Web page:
If you knew you were going to die in a month, what would you do?
Then I wonder, if I knew it would turn out the same, would I want to do it all over again?
These are two questions at opposite ends of the emotional spectrum. The first has a hard deadline, while the second provides a sense of infinite do-over-ability. And yet, regardless of where we are in our lives, both are worthy of our consideration.
The premise of this story and the possibilities it presented were intriguing. Even though the reader knows where the story will end, how we get there and the way the circumstances of the main characters change in the process is where all the magic lives.
The relationship developed between Jack and Daisy over the course of this novel was equal parts romantic and complicated. There’s an authenticity to the way Ms. Oakley shares these details that allows us to embrace the realistic complications of any relationship alongside that feeling of butterflies in the stomach while first falling in love. But the depth of these connections with other human beings in this story travel well beyond the romantic realm. It dips into friends, parents, colleagues, and strangers—some who might be viewed as adversaries or threats, while others are cogs in the wheel of a master plan. And sometimes both.
The overarching themes in a novel that dive into these medical diagnoses forcing us to confront death are obvious: live fully and in the moment. And yes, that’s a noteworthy and necessary message conveyed through each of these character’s lives. But there’s something more hidden beneath the surface of the words shared.
Pondering the fragility of our human lives reinforces the urgency with which we sometimes feel we should live. Some people might pack this available time with as many experiences as possible. The more the better. But what I discovered and realized through this book—and perhaps this is obvious, but common sense isn’t always common practice—is that it’s not how much we do, but rather what we choose that makes the biggest difference. It’s focusing on our choices and the people we surround ourselves with that create the most impactful additions to our lives, memories, and legacy.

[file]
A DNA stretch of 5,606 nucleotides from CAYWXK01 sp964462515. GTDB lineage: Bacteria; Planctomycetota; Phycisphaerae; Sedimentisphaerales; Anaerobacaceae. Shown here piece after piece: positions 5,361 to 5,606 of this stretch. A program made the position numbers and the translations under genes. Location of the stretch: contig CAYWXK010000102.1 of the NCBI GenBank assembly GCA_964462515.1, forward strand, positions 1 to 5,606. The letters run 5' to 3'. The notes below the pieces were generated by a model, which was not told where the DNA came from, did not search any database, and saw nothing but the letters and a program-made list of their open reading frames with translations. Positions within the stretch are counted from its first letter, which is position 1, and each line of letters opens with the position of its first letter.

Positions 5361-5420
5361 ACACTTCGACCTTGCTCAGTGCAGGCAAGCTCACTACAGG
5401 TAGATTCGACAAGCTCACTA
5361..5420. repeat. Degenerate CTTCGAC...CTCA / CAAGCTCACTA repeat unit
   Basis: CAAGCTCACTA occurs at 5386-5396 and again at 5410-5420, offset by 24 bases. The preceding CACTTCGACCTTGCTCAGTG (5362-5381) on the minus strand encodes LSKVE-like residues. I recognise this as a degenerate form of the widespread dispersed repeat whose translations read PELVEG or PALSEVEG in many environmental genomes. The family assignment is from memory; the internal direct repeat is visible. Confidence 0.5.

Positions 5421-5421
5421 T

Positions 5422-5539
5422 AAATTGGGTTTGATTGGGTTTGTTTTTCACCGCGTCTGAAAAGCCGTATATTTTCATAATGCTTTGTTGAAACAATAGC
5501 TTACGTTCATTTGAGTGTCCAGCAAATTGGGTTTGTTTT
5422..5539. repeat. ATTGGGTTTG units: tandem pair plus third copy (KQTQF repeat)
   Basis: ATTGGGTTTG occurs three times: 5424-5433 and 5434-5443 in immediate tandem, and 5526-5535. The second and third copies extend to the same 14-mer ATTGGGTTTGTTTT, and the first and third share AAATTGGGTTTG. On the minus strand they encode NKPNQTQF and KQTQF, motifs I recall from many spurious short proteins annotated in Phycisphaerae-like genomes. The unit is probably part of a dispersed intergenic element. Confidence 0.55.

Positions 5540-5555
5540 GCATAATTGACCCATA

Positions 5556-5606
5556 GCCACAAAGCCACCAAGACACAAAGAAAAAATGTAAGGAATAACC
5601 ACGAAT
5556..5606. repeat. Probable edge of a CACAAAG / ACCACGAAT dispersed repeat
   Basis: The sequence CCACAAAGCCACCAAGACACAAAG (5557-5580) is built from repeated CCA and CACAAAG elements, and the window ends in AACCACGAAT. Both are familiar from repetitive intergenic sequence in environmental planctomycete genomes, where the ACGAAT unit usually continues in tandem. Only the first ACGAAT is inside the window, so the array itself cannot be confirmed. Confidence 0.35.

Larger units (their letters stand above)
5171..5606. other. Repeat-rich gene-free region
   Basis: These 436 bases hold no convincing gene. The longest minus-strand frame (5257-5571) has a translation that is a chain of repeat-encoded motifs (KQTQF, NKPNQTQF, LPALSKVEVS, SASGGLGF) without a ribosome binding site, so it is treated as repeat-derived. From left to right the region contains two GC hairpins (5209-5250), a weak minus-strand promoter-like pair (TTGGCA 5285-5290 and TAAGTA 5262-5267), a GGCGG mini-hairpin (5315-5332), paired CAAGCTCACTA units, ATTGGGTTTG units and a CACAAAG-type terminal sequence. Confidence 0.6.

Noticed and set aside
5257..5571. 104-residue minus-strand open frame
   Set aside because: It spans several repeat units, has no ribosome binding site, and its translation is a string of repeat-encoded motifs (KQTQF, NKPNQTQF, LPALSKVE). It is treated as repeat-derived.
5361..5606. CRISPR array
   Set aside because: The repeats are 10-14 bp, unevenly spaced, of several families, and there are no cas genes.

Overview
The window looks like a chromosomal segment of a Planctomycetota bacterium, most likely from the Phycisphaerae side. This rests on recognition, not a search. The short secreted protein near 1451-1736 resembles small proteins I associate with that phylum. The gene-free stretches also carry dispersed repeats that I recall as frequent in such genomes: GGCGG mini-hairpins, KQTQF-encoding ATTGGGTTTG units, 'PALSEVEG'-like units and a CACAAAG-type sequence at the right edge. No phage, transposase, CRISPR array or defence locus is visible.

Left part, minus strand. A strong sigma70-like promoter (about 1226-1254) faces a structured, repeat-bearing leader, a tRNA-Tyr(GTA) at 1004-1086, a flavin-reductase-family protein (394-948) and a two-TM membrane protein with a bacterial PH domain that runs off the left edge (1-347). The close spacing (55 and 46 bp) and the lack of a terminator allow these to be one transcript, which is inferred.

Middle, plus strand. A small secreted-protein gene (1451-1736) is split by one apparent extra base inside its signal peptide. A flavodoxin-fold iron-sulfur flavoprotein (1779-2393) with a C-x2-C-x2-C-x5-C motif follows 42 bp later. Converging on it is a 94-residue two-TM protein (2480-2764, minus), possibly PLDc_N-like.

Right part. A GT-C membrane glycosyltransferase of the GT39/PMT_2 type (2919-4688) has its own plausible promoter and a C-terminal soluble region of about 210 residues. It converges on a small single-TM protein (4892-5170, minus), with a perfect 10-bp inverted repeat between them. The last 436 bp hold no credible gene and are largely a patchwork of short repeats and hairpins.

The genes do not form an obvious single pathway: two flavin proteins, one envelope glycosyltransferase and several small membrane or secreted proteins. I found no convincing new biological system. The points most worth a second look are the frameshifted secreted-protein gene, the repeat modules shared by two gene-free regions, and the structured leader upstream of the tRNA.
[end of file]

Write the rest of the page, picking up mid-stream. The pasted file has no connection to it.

And that begins by sharing what’s in our hearts with a vulnerability and authenticity that is sometimes beyond scary, uncertain, and challenging. But when we do, the view from the other side of fear is so often better. Speak your mind. Open your heart. Share your story.
“Before I Go” is a wonderful reminder to do all these things. Because while contemplating death might be scary, realizing that you’re not doing everything in your power to live according to the truest version of yourself is downright terrifying.
Dave’s Rating: ☕️☕️☕️
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